Flu, colds and COVID arriving in Idaho for a holiday reunion. Here’s what you can do.
Surge of severe illness among babies, children has stressed children’s hospitals across the nation
It’s official: Flu season is here, and influenza cases are on the rise in Idaho.
The flu virus joins a variety of upper respiratory viruses that have already been straining Idaho’s health care infrastructure — just as the Gem State is heading into the holiday season.
Respiratory syncytial virus (more commonly known as RSV), the coronavirus and other upper respiratory bugs such as parainfluenza and enteroviruses have been circulating simultaneously in Idaho in recent weeks.
“We suspect that many children are being exposed to some respiratory viruses now for the first time, having avoided these viruses during the height of the pandemic,” Dr. Jose Romero, director of the U.S. Centers for Disease Control and Prevention’s National Center for Immunization and Respiratory Diseases, said in a media briefing in early November.
Flu season appears to have arrived in Idaho. While influenza data are hard to come by, nearly 2% of outpatient medical visits and 1.4% of emergency room visits are now because of flu-like symptoms.
More than half of Idaho’s counties have a high level of COVID-19 transmission risk, and coronavirus levels in several Idaho wastewater testing sites have risen in the past two weeks by 100% (Southwest Idaho) to 1,000% or more (East Idaho).
In just three weeks, RSV has gone from just barely crossing the threshold of widespread transmission, to now being a full-blown RSV season with 15% of RSV tests coming back positive.
Meanwhile, the number of available hospital beds for children is running closer to zero than it has since at least the start of the year, when the U.S. Department of Health and Human Services began collecting and publishing data.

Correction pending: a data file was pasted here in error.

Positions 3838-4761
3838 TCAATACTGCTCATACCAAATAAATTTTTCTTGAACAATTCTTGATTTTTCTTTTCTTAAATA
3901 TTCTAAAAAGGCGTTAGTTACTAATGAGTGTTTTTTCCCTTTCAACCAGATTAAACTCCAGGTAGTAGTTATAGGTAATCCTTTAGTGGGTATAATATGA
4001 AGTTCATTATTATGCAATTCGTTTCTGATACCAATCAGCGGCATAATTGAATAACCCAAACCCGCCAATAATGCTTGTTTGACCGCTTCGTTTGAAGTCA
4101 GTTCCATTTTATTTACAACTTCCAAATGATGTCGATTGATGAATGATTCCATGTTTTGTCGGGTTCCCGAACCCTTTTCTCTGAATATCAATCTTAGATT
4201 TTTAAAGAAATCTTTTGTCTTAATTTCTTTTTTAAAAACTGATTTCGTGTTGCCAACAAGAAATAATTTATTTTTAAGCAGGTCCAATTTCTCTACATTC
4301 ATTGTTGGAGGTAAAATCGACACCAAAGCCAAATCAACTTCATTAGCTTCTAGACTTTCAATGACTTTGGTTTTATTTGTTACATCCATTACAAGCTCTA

The surge of severe illness among babies and children has placed so much stress on children’s hospitals across the nation that, on Monday, they sent an SOS to federal officials to declare a national emergency.
“These unprecedented levels of RSV happening with growing flu rates, ongoing high numbers of children in mental health crisis and serious workforce shortages are combining to stretch pediatric care capacity at the hospital and community level to the breaking point,” the letter from the Children’s Hospital Association and the American Academy of Pediatrics said. “We need emergency funding support and flexibilities along the same lines of what was provided to respond to COVID surges.”
Children’s Hospital Association CEO Mark Wietecha said in a news release that the seasonal illnesses on top of ongoing mental health crises in younger people have stretched hospitals to their limit “and without immediate attention the crisis will only worsen.”
With a week to go before Thanksgiving Day kicks off the holiday season, what can you do?
Stay informed about flu, RSV, COVID
Dozens of websites track and publish data on epidemics and the COVID-19 pandemic. Here are some that offer reliable, up-to-date information on Idaho and regions within the state: